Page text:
Nogales and her colleagues found that GTP hydrolysis and the release of the phosphate (GTP becomes GDP) leads to a compaction of the E-site and a rearrangement of the α-tubulin monomer that generates a strain on the microtubule that destabilizes its structure. Taxol binding leads to a reversal of this E-site compaction and α-tubulin rearrangement that restores structural stabilization.

    “Remarkably, Taxol binding globally reverses the majority of the conformational changes we observe when comparing the GMPCPP and GDP states,” Nogales says. “We propose that GTP hydrolysis leads to conformational strain in the microtubule that would be released by bending during depolymerization. This model is consistent with the changes we observe upon taxol binding, which dramatically stabilizes the microtubule lattice. Our analysis supports a model in which microtubule-stabilizing agents like Taxol modulate conformational strain and longitudinal contacts in the microtubule lattice.”

    This research was supported by NIH’s National Institute of General Medical Sciences, the Damon Runyon Cancer Research Foundation, and the Howard Hughes Medical Institute.

    See the full article here.

    A U.S. Department of Energy National Laboratory Operated by the University of California

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  • richardmitnick 9:25 am on April 20, 2014 Permalink | Reply
    Tags: , Cancer, , ,   

    From M.I.T.: “Targeting cancer with a triple threat” 

    April 15, 2014
    Anne Trafton | MIT News Office

    MIT chemists design nanoparticles that can deliver three cancer drugs at a time.

    The new MIT nanoparticles consist of polymer chains (blue) and three different drug molecules — doxorubicin is red, the small green particles are camptothecin, and the larger green core contains cisplatin.

    Image courtesy of Jeremiah Johnson

    Delivering chemotherapy drugs in nanoparticle form could help reduce side effects by targeting the drugs directly to the tumors. In recent years, scientists have developed nanoparticles that deliver one or two chemotherapy drugs, but it has been difficult to design particles that can carry any more than that in a precise ratio.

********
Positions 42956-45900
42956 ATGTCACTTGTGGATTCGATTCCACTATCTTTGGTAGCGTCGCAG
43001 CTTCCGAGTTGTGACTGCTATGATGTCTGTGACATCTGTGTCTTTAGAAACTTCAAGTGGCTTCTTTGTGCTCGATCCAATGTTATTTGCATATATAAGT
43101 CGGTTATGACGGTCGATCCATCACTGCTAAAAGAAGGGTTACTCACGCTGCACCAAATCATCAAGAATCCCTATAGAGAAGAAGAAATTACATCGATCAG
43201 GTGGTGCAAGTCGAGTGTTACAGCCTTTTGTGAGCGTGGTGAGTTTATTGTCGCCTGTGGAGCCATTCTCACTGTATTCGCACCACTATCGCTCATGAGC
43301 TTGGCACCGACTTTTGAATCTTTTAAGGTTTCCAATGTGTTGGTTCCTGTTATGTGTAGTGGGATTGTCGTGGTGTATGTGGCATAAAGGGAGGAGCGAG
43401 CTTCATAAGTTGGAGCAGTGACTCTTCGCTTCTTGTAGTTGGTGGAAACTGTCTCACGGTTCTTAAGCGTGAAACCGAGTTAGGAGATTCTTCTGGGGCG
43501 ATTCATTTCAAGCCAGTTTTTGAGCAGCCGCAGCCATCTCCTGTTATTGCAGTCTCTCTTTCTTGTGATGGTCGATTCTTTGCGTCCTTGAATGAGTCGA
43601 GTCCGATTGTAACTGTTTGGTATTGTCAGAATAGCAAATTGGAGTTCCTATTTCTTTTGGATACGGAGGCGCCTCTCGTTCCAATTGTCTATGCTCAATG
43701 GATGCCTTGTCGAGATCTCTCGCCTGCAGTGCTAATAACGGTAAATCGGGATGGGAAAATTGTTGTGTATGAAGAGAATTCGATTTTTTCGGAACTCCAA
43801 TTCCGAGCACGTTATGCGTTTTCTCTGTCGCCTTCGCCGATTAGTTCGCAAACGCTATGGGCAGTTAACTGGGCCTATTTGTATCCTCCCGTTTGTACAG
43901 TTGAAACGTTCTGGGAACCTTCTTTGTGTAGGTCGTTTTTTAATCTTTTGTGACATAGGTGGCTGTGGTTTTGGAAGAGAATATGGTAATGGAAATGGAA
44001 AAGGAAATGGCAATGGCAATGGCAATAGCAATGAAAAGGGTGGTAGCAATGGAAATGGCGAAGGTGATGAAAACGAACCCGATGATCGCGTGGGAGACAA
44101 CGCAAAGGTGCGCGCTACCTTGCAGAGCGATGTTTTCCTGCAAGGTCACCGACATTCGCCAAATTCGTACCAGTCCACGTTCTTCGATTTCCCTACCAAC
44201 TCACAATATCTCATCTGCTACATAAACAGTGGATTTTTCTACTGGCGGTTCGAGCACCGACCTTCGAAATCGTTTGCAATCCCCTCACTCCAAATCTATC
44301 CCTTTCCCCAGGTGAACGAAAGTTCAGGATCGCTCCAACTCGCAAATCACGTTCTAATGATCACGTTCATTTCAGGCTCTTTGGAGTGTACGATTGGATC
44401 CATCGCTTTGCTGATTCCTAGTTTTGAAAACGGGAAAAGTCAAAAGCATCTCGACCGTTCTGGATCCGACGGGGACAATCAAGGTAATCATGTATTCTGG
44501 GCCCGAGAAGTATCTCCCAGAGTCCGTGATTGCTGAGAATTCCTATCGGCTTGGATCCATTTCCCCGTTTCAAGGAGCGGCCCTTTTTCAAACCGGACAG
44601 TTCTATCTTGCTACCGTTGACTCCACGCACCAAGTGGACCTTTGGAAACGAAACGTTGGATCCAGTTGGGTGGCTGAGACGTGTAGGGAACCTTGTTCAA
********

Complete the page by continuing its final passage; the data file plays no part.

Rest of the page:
Now MIT chemists have devised a new way to build such nanoparticles, making it much easier to include three or more different drugs. In a paper published in the Journal of the American Chemical Society, the researchers showed that they could load their particles with three drugs commonly used to treat ovarian cancer.

    “We think it’s the first example of a nanoparticle that carries a precise ratio of three drugs and can release those drugs in response to three distinct triggering mechanisms,” says Jeremiah Johnson, an assistant professor of chemistry at MIT and the senior author of the new paper.

    Such particles could be designed to carry even more drugs, allowing researchers to develop new treatment regimens that could better kill cancer cells while avoiding the side effects of traditional chemotherapy. In the JACS paper, Johnson and colleagues demonstrated that the triple-threat nanoparticles could kill ovarian cancer cells more effectively than particles carrying only one or two drugs, and they have begun testing the particles against tumors in animals.

    Longyan Liao, a postdoc in Johnson’s lab, is the paper’s lead author.

    Putting the pieces together

    Johnson’s new approach overcomes the inherent limitations of the two methods most often used to produce drug-delivering nanoparticles: encapsulating small drug molecules inside the particles or chemically attaching them to the particle. With both of these techniques, the reactions required to assemble the particles become increasingly difficult with each new drug that is added.

    Combining these two approaches — encapsulating one drug inside a particle and attaching a different one to the surface — has had some success, but is still limited to two drugs.